Oh, how I've missed watching these videos.
Autumn is in the air. It was this morning, anyway. This is Central Texas and the temperature is still in the 80's – if not the 90's – during the day. But, we can pretend. I lift my head and try to get a whiff of that technicality in the air, the one that says that the autumnal equinox has already passed and it's time for the leaves to change colors, the temperature to drop and the nights to grow spooky. I can almost taste the nostalgia. It is October.
Being that it is under 100° I felt compelled to be outside today. I love front porches and I live in a house that has one. Oddly, I never use it. (Actually, for reasons I can't comprehend, the front door is nailed shut, which speaks volumes for why I don't use it. But, we're gonna let that go before we start a fight.) So, this afternoon I dragged the two rocking chairs and glass-top patio table to the driveway and swept the wooden floor and tried to get the cobwebs down from the walls and ceiling. There was one wasp nest that I didn't want to disturb, (and I didn't want to get sidetracked by getting rid of it.) I then turned my attention to the much-neglected rocking chairs.
They are nice chairs – made from wood and painted white. There have been a couple of storms that blew rain and dirt on them, though, so only the residents of this household were aware that they were actually white. To most people they were a dull brown. I had more success cleaning the one that was further away from the northeast side of the porch. The storms that came tended to blow the dirty rain from that side, as wind blew across the dirt driveway/parking area. As I was cleaning I saw a spider and before I could catch myself he had been washed off the chair. What if that was my father trying to visit? Sorry Dad.
After all that I poured lime-flavored Topo Chico over ice and sat on the newly cleaned chair on the sort-of cleaned porch with only a few mosquitoes and a tiny wasp nest that I hadn't disturbed so I felt comfortable that they weren't angry at me. Tired. I'm probably still anemic; that much activity should not have made me as dizzy as it did. However, let's lose about 30 pounds and see if we don't feel better. I hope I do; I'm running out of possible reasons for the anemia.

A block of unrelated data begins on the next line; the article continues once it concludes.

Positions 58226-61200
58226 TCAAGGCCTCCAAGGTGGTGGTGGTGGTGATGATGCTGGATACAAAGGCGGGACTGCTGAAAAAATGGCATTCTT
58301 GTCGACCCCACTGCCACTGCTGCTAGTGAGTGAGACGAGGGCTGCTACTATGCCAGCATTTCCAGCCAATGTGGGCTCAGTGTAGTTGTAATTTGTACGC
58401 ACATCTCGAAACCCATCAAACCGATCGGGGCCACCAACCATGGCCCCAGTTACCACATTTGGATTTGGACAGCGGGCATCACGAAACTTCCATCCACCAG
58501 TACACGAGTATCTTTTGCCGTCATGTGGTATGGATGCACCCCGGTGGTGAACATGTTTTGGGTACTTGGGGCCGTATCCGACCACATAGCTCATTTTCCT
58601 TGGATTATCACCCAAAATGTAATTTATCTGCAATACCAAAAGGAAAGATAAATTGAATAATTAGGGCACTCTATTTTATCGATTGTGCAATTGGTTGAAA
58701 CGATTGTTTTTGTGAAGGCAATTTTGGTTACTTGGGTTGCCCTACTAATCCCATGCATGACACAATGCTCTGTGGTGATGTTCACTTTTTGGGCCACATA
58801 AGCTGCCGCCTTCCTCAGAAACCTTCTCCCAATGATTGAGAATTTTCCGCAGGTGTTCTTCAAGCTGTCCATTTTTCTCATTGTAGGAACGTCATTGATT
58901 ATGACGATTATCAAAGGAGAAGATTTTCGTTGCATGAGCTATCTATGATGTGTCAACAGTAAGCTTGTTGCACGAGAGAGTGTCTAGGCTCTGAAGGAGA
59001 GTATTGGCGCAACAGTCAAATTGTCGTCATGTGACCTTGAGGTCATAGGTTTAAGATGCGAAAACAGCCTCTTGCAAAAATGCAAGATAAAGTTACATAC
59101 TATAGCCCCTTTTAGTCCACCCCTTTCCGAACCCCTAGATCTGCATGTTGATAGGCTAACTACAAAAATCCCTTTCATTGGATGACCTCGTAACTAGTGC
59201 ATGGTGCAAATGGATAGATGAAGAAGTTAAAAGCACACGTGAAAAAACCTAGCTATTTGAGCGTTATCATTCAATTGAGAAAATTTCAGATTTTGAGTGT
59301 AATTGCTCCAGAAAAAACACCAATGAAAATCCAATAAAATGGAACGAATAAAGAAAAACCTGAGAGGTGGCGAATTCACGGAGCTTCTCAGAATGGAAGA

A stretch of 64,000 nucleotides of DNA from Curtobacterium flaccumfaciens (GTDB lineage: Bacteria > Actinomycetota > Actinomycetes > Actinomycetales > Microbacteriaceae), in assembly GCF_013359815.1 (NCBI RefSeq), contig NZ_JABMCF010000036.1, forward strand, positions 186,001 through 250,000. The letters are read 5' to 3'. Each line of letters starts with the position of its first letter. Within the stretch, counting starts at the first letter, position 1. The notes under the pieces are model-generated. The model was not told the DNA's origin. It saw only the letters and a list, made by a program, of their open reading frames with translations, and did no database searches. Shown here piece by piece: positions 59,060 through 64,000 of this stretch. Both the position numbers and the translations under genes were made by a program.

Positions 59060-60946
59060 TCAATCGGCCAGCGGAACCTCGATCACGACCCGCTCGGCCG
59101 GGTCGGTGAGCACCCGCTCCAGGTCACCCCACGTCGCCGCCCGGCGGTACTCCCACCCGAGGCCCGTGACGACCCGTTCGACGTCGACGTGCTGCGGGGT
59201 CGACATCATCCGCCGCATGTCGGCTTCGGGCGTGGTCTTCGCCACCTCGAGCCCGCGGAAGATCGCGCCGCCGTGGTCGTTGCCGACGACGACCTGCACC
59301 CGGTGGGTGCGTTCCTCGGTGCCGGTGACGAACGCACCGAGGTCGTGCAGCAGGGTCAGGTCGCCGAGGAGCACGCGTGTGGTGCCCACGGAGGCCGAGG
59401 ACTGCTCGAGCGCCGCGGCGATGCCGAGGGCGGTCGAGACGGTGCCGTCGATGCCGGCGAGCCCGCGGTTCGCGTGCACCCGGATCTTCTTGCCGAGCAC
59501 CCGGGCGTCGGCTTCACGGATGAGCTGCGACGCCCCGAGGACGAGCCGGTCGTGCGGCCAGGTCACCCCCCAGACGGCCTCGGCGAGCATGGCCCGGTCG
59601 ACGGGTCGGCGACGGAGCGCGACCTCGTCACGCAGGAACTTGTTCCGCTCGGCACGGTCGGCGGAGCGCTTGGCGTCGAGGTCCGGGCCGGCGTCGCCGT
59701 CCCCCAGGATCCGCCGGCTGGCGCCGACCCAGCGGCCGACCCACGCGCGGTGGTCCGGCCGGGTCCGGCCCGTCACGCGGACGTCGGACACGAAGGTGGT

As I recovered I sat thinking. I thought about what I would like to do with the shrubs, how to trim them to make the house look better and keep from blocking the view from the porch. It was hot, but a breeze came by every once in a while and felt very nice. I got up to refill my Topo Chico and saw Dad again on the door. This time I just said, "Hi Dad" and kept going. I didn't knock the spider off.
The family across the street was cleaning a building in their back yard. I know this because the woman was "directing" activity the entire time I sat outside. She was yelling almost nonstop about every conceivable thing – related to cleaning or otherwise. Next door to them a Mexican man rode up on his bicycle and leaned it against a tree near the house. After a few minutes another man rode up and they sat together on that porch, chatting quietly.